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April 28, 2006

A Different Position on Adolescent Pot Use.

A Different Position on Adolescent Pot Use.

Many drug policy reformers are quick to agree that “kids” shouldn’t smoke pot; but there’s a problem with that statement; large numbers of kids HAVE been smoking it for thirty-five years. Not only are they very unlikely to stop, the best available evidence is that–– aside from the risk of arrest it subjects them to–– the practice is far better for their mental and physical health than the alternatives.

In November 2001, when I began screening medical cannabis applicants at the largest buyers’ club in the Bay Area, I had no idea  I was starting  a project which would soon take over my life. I now also realize that I had bought into the same mind-set that prevents many reformers from agreeing with a concept I’ve been trying to explain to them them since  tumbling to the truth in early 2003:  pure “recreation” is an unlikely explanation for the repetitive use of an agent at the risk of felony arrest over an indefinite interval. In fact, most repetitive use of any drug is for purposes beyond mere recreation— whether the user cares to admit it or not. I’m also of the opinion that–– in any sane world–– self-medication with pot shouldn’t require a prescription any more than one should need a one to buy coffee at Starbucks,  a six pack at the 7-11 or a pack of cigarettes at the local smoke shop. Beyond that, pot not only treats the same symptoms more effectively than either alcohol or tobacco; it also diminishes their use. In other words, prohibition of pot–– to the extent it’s effective–– boosts juvenile consumption of alcohol and tobacco.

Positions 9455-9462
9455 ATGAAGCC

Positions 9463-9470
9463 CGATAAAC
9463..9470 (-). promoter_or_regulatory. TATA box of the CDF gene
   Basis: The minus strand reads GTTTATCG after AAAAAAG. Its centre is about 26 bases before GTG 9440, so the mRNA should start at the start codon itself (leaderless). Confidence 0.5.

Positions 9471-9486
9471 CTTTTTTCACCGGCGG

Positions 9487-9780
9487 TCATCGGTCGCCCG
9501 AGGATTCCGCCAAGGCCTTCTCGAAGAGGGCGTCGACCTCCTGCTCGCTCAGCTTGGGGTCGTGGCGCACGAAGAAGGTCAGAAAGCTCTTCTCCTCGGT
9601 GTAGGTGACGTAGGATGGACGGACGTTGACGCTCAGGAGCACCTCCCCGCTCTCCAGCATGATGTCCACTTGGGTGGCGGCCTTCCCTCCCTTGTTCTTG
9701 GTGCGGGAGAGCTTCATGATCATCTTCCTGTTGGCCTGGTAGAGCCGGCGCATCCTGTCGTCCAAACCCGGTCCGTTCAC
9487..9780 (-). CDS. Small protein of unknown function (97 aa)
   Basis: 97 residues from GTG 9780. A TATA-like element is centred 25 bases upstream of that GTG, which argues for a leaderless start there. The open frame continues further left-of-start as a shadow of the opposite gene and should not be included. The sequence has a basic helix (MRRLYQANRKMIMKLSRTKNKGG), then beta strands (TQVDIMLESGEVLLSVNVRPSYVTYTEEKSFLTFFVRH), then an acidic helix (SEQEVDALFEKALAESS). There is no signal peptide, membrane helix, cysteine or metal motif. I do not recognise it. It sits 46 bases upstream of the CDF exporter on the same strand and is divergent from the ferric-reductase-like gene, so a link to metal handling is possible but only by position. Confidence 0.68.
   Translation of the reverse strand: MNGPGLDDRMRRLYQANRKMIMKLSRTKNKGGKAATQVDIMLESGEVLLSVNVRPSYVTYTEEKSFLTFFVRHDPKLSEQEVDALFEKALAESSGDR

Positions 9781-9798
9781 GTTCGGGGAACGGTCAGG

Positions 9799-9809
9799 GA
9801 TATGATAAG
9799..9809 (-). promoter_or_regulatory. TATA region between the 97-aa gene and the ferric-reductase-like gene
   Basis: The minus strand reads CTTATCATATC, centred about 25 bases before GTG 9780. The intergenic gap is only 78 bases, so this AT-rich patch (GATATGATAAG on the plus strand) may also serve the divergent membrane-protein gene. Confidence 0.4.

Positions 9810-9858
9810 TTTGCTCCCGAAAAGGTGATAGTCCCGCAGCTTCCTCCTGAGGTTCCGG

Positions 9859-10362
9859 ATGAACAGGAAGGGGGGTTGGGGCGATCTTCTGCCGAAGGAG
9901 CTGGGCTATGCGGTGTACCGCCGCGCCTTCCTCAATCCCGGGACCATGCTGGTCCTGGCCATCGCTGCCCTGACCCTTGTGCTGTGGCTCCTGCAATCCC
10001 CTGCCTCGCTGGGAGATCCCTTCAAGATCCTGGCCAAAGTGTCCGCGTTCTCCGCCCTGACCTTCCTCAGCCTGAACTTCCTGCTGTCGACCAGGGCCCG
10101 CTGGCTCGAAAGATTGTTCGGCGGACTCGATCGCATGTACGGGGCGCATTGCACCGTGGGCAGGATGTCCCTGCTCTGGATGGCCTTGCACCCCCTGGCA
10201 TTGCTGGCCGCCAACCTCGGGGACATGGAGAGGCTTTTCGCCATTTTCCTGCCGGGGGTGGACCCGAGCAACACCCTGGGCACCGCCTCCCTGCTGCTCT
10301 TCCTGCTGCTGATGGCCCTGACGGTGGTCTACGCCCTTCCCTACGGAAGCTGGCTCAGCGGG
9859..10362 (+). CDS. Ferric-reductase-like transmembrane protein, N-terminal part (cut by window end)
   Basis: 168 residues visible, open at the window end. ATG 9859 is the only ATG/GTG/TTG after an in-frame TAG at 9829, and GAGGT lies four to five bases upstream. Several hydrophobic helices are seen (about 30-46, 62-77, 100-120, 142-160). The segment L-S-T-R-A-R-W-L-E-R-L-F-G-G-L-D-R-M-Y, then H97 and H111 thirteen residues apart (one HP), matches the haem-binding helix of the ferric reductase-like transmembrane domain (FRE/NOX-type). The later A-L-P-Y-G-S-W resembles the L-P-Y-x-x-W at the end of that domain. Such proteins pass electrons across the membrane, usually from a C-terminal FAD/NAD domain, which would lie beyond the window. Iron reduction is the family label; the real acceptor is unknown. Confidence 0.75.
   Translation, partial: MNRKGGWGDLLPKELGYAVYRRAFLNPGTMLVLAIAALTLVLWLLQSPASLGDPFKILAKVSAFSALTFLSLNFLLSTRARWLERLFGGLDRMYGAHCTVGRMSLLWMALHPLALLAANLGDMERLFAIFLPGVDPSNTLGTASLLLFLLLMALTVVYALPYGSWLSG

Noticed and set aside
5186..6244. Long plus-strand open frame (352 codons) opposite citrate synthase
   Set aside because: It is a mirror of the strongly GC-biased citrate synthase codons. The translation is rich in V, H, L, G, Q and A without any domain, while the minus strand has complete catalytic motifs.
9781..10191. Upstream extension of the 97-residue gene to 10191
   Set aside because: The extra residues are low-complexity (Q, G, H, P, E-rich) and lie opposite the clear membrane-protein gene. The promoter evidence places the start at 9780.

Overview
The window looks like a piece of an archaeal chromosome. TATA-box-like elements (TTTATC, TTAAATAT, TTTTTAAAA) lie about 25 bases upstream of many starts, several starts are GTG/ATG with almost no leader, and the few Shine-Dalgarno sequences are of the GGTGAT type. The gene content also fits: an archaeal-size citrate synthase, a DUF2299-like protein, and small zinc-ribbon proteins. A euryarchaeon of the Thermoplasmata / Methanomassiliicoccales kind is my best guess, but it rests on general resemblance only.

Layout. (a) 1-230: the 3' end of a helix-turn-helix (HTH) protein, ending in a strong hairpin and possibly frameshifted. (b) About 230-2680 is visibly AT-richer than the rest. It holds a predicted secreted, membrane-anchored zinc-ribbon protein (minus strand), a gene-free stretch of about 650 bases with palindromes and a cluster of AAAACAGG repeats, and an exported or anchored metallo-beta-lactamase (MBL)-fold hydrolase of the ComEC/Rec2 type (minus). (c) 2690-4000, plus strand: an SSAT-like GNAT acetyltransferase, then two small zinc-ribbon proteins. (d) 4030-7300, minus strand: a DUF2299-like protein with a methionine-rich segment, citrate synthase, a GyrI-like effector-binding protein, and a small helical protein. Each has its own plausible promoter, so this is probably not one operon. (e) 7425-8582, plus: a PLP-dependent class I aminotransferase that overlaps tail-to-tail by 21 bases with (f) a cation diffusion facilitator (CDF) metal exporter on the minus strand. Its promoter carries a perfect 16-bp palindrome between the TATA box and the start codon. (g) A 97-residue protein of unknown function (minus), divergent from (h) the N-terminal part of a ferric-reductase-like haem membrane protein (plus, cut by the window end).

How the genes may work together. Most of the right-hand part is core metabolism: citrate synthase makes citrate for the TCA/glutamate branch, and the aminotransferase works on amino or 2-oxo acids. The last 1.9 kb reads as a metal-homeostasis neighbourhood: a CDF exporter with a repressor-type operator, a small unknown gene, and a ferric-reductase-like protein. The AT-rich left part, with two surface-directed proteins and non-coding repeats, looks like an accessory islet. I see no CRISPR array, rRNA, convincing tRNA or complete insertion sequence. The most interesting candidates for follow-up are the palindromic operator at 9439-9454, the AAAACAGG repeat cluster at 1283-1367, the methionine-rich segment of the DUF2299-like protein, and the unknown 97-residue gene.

I also think getting a “medical marijuana” initiative on the 1996 ballot was a brilliant political move  because it took advantage of the public’s compassionate response to credible news that some very ill patients were being helped by it. What was NOT brilliant was “reform’s” immediate knee-jerk denial of a political motive when defenders of our drug policy accused them being “legalizers” with a political motive.

Of course “medical marijuana” was political.

Do right-to-lifers clamoring for a ban on “partial birth” abortion ever deny that they oppose all abortion and want to overturn Roe vs Wade ASAP? Who said drug policy reformers had to endorse their opponents’ rhetoric by agreeing that pot is ‘bad’ for adolescents; especially when data from pot users themselves shows just the opposite? In fact, my data shows quite clearly that ever since large numbers of troubled teens first began smokng pot in the late Sixties, the age at which they first try it has been declining steadily;  right along with the rate at which they also try heroin.

Some ‘gateway.'

Posted by tjeffo at April 28, 2006 06:22 AM


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